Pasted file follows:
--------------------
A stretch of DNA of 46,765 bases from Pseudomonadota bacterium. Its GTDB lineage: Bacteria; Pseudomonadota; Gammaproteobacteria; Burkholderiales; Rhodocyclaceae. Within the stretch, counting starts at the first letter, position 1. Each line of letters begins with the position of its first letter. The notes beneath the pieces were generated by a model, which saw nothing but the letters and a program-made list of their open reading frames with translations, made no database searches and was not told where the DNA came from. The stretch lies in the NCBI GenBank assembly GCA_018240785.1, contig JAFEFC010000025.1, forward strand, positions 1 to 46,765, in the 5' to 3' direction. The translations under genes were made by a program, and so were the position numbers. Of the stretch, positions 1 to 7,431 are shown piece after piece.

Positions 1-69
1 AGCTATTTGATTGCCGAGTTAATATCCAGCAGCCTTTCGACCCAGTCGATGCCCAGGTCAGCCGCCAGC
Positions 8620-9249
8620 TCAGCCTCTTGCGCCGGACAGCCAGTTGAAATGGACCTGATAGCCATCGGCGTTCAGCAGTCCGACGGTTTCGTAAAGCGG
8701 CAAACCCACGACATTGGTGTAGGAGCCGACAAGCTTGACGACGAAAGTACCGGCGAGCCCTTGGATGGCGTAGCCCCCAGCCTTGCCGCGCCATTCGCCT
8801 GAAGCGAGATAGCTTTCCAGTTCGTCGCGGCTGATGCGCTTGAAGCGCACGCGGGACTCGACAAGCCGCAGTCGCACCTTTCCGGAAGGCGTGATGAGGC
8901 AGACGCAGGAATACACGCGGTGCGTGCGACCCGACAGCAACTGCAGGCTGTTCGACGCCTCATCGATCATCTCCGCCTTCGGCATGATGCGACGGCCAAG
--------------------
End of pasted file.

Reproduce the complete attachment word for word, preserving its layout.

A stretch of DNA of 46,765 bases from Pseudomonadota bacterium. Its GTDB lineage: Bacteria; Pseudomonadota; Gammaproteobacteria; Burkholderiales; Rhodocyclaceae. Within the stretch, counting starts at the first letter, position 1. Each line of letters begins with the position of its first letter. The notes beneath the pieces were generated by a model, which saw nothing but the letters and a program-made list of their open reading frames with translations, made no database searches and was not told where the DNA came from. The stretch lies in the NCBI GenBank assembly GCA_018240785.1, contig JAFEFC010000025.1, forward strand, positions 1 to 46,765, in the 5' to 3' direction. The translations under genes were made by a program, and so were the position numbers. Of the stretch, positions 1 to 7,431 are shown piece after piece.

Positions 1-69
1 AGCTATTTGATTGCCGAGTTAATATCCAGCAGCCTTTCGACCCAGTCGATGCCCAGGTCAGCCGCCAGC
Positions 8620-9249
8620 TCAGCCTCTTGCGCCGGACAGCCAGTTGAAATGGACCTGATAGCCATCGGCGTTCAGCAGTCCGACGGTTTCGTAAAGCGG
8701 CAAACCCACGACATTGGTGTAGGAGCCGACAAGCTTGACGACGAAAGTACCGGCGAGCCCTTGGATGGCGTAGCCCCCAGCCTTGCCGCGCCATTCGCCT
8801 GAAGCGAGATAGCTTTCCAGTTCGTCGCGGCTGATGCGCTTGAAGCGCACGCGGGACTCGACAAGCCGCAGTCGCACCTTTCCGGAAGGCGTGATGAGGC
8901 AGACGCAGGAATACACGCGGTGCGTGCGACCCGACAGCAACTGCAGGCTGTTCGACGCCTCATCGATCATCTCCGCCTTCGGCATGATGCGACGGCCAAG